An integrated modelling and experimental approach to improving single-chain antibody fragment production in Pichia pastorisView all posters
Imperial College London, United Kingdom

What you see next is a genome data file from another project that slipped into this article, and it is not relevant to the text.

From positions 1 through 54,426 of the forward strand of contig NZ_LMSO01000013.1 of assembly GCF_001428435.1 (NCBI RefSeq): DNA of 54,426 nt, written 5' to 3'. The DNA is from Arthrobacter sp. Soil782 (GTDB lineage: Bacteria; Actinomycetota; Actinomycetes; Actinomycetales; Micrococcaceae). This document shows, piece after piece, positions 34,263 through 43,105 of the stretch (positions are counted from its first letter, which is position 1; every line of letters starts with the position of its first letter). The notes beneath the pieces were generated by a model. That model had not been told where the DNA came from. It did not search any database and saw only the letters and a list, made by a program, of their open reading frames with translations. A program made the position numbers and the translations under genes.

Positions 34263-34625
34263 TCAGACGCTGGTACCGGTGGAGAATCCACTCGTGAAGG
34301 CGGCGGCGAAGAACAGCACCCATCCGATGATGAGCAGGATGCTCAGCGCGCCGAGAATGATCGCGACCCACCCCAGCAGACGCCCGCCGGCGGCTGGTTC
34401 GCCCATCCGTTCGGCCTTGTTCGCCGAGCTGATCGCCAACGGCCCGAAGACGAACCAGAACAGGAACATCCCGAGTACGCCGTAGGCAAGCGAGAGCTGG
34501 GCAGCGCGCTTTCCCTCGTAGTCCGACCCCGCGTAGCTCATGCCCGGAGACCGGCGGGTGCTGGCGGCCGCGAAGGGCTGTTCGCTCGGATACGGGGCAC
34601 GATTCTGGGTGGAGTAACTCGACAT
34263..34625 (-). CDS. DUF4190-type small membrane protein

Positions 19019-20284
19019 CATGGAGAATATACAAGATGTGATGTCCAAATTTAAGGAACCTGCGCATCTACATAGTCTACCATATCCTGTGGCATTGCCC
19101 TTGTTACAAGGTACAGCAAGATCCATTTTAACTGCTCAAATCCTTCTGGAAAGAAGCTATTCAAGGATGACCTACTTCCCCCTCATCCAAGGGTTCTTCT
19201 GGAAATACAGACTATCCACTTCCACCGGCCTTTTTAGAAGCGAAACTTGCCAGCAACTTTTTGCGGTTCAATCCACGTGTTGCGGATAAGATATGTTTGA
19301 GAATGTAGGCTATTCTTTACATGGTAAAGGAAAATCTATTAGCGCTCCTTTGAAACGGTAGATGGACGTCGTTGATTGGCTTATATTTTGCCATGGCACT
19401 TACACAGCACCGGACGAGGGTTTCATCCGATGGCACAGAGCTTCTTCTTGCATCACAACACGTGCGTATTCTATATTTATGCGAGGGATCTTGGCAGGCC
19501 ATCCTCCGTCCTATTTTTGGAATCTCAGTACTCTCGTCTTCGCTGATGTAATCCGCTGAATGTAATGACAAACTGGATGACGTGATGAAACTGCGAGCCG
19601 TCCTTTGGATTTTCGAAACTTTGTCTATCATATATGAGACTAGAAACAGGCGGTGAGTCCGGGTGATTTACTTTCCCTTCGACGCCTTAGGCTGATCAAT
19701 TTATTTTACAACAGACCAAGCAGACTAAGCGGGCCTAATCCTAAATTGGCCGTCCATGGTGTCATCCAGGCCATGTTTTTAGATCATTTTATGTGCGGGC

Pichia pastoris is a commonly used expression host for heterologous protein production, predominantly because it is amenable to genetic manipulation and can grow to high cell densities in cheap culture media. While considerable yields can be achieved in this way, the specific productivity is relatively low. Consequently, the full impact of this host on industrial biotechnology has not yet been realised. Previous studies to increase productivity have focused on bioengineering, such as targeting gene and strain characteristics, and fermentation conditions. Whereas the latter has been subject to systematic multivariate optimisations, the former has not. The majority of bioengineering studies have targeted one factor in isolation, and despite comparable strategies have variable outcomes. Here, an integrated experimental and computational modelling approach has been taken to understand how the factors interact and develop a global optimisation strategy. A deterministic single cell model of protein production in P. pastoris has been devised including the essential aspects of transcription, translation and folding in the endoplasmic reticulum (ER). Additionally, as heterologous protein production can induce stress responses, the unfolded protein response (UPR) and ER associated degradation pathway (ERAD) have been accounted for. Results from preliminary simulations highlighted key regulators of production capacity. To understand how yield arises from a balance of these, the regulators were characterised in strains which express a heterologous protein to different degrees. Consequently, two single chain antibody fragments were cloned into P. pastoris and a high and a low secretor of each identified. These strains were characterised with RT Q-PCR and LC-MS/MS and the results integrated into the model. Knowledge of the upper and lower bounds for parameters from the low and high secreting strains allowed for the optimal value to be predicted for the highest yield. This constitutes an integrated modelling and experimental approach to improving productivity in P. pastoris.